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University of New South Wales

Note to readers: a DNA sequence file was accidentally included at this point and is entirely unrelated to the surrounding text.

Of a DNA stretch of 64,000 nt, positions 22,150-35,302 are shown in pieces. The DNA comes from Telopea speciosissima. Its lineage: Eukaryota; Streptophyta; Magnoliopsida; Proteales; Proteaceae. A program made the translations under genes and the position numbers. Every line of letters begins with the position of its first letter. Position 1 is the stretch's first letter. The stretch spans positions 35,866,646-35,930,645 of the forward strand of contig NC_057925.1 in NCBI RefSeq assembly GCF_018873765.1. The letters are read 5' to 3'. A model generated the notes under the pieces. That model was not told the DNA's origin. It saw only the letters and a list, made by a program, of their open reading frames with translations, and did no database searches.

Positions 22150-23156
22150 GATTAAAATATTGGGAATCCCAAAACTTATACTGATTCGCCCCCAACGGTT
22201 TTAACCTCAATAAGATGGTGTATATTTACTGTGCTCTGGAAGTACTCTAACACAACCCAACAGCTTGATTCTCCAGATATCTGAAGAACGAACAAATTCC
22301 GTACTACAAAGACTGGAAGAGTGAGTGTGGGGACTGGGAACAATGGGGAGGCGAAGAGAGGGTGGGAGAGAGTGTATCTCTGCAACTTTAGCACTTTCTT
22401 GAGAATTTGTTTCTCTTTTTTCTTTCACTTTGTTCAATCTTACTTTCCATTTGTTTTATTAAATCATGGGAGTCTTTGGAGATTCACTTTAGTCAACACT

ECON1203 NotesCHAPTER 1 What is StatisticsStatistics is a way to get information from dataDescriptive statistics deals with methods of organising summarising and presenting data in a convenient and informative way o eg using graphical techniques visual allows easier extraction of info or numerical techniques finding the mean o The measure of central location is a value that attempts to describe a set of data by identifying the central position within that set of data eg the mean median mode etc o The measure of variability is a mathematical determination of how much the performance of the data set as a whole deviates from the mean or median eg the range standard deviation interquartile range variance etcInferential statistics is a body of methods used to draw conclusions or inferences about characteristics of populations based on sample datait involves three key concepts the population the sample and the statistical inference o A population is the group of all items of interest to a statistics practitionerthe group can be unlimited in size and doesnt necessarily refer to a group of people eg 100000 on campusA parameter is a descriptive measure of a populationin most applications of inferential statistics the parameter represents the information we need eg mean number of soda drunk by the 100000 o A sample is a set of data drawn from the studied population eg 1000 of the 100000 are interviewedA statistic is a descriptive measure of a sample eg the average number of soda drunk by the 1000We can then use statistics to make inferences about parameters eg using the sample mean to infer the value of the population mean which is the parameter of interest o Statistical inference is the process of making an estimate prediction or decision about a population based on sample data Necessary because populations can be unlimited in size and thus investigation would be impracticable and expensiveIn order to ensure conclusions and estimate are as accurate as possible a measure of reliability is built into the statistical inferencetwo such measuresThe confidence level is the proportion of times than an estimating procedure will be correct eg an estimate of the amount of sodas consumed by all 100000 has a confidence level of 95 meaning estimates based on this form of statistical inference will be correct 95 of the timeThe significance level measures how frequently the conclusion will be wrong CHAPTER 2 GraphicalDescriptive Techniques IA variable is some characteristic of a population or sample eg the mark on an exam since not all students achieve the same mark ie they will vary 1 Usually represented with uppercase letters such as X Y and ZThe values of the variable are the possible observations of the variables eg an exam marked out of 100 will have values as the integers between 0 and 100Data are the observed values of a variable eg 58100 100100 etc 1 Data is plural for datumthe mark of one student is a datum 1 There are three types of data 1 Interval data are real numbers eg height weight income distance etcAlso referred to as quantitative or numerical or ratio dataAll calculations are permitteda set of interval data are usually described by calculating the average 2 Nominal data are categories eg responses to questions about marital statusThe values of this variable are singled married divorced and widowed not numbers but words that describe the categoriesNominal data is often recorded with arbitrary assignments of numbers to each category eg single1 married50 divorced48 etcAlso referred to as qualitative or categorical dataSince the values are appointed arbitrary numbers calculations for nominal data using the numbers are meaninglessOnly calculations allowed involve counting or calculating the percentages of the occurrences of each category and reporting the frequency 3 Ordinal data is similar to nominal in appearance but the difference is that the order of the values for ordinal types of data indicate a higher rating thus when assigning codes to the values the order must be maintained eg poor1fair2 good3 very good4 excellent5Magnitude of values arent important only the order is ie poor1 fair50 good51 very good100 excellent6310 implies the same meaning as the previous exampleThe only permissible calculations are those involving a ranking process eg placing all the data in order and selecting the value that lies in the middle the medianCritical difference between ordinal and interval data is that the intervals between values of interval data are consistent and meaningfulThe data types can be placed in order of the permissible calculations 1 Interval dataall calculations are allowed 2 Ordinal data 3 Nominal datano calculations other than determining frequencies are permittedHigherlevel data types may be treated as lowerlevel ones the viceversa is not possible eg in UNSW marks interval data are converted to letter grades ordinal o This leads to loss of information eg a 83 provides more information than a D since D implies a mark between 7085The variables whose observations constitute our data will be given the same name as the type of data eg interval data are the observations of an interval variableFor nominal data the only allowable calculation is to count the frequency or compute the percentage each value of the variable represents o This data can be summarised in a table presenting the categories and their counts called a frequency distribution o A relative frequency distribution lists the categories and the proportion with which each occursgraphical techniques are commonly used to depict a picture of the dataBar chart and the pie chartused because they are eyecatching and enhance individuals ability to grasp the substance of the dataA bar chart is often used to display frequencies 2 A pie chart graphically shows relative frequencies percentagesFor ordinal data there are no specific graphical techniquesto describe a set of ordinal data theyre treated as if they were nominal o The difference is thatIn bar charts the bars should be arranged in ascending or descending ordinal valuesIn pie charts the wedges are arranged clockwise in ascending or descending orderTechniques applied to single sets of data are called univariateWhen depicting the relationship between variables bivariate methods are requiredA crossclassification table also referred as a crosstabulation table is used to describe the relationship between two nominal variables o A variation of the bar chart is employed to graphically describe the relationshipthe same technique is used to compare two or more sets of nominal dataTo describe the relationship between two nominal variables only the frequency of the values can be determined since its nominaltherefore a crossclassification table that lists the frequency of each combination of the values of the two variables needs to be producedIf the two variables are unrelated then the patterns exhibited in the bar charts should be approximately the sameif some relationships exist then some bar charts will differ from others CHAPTER 3 Graphical Descriptive Techniques IIFor interval data the most common graphical method is the histogram o A histogram is created by drawing rectangles whose bases are the intervals and whose heights are the frequenciesthe frequency distributions provides information about how the numbers are distributedA frequency distribution for interval data is created by counting the number of observations that fall into each of a series of intervals calledclasses that cover the complete range of observationsThe number of class intervals selected depend on the number of observations in the data setthe more observations the larger the number of intervals to enable a useful histogramSturges formula which recommends that the number of class intervals be determined by the following Number of class intervals 133logn where n is the number of observations eg if theres 50 observations number of class intervals133log501331766 which is rounded to 7The width of the class intervals is determined by the formula class largest observationsmallest observation119630width eg numer of classes81495 which is rounded up to 15 thus the first class is defined as Greater than or equal to 0 but less than or equal to 15Sturges formula acts a guideline onlyits more important to choose classes that are easy to interpret eg marks of an exam out of 100 where the highest is 94 and the lowest is 48 would lead to 8 class 3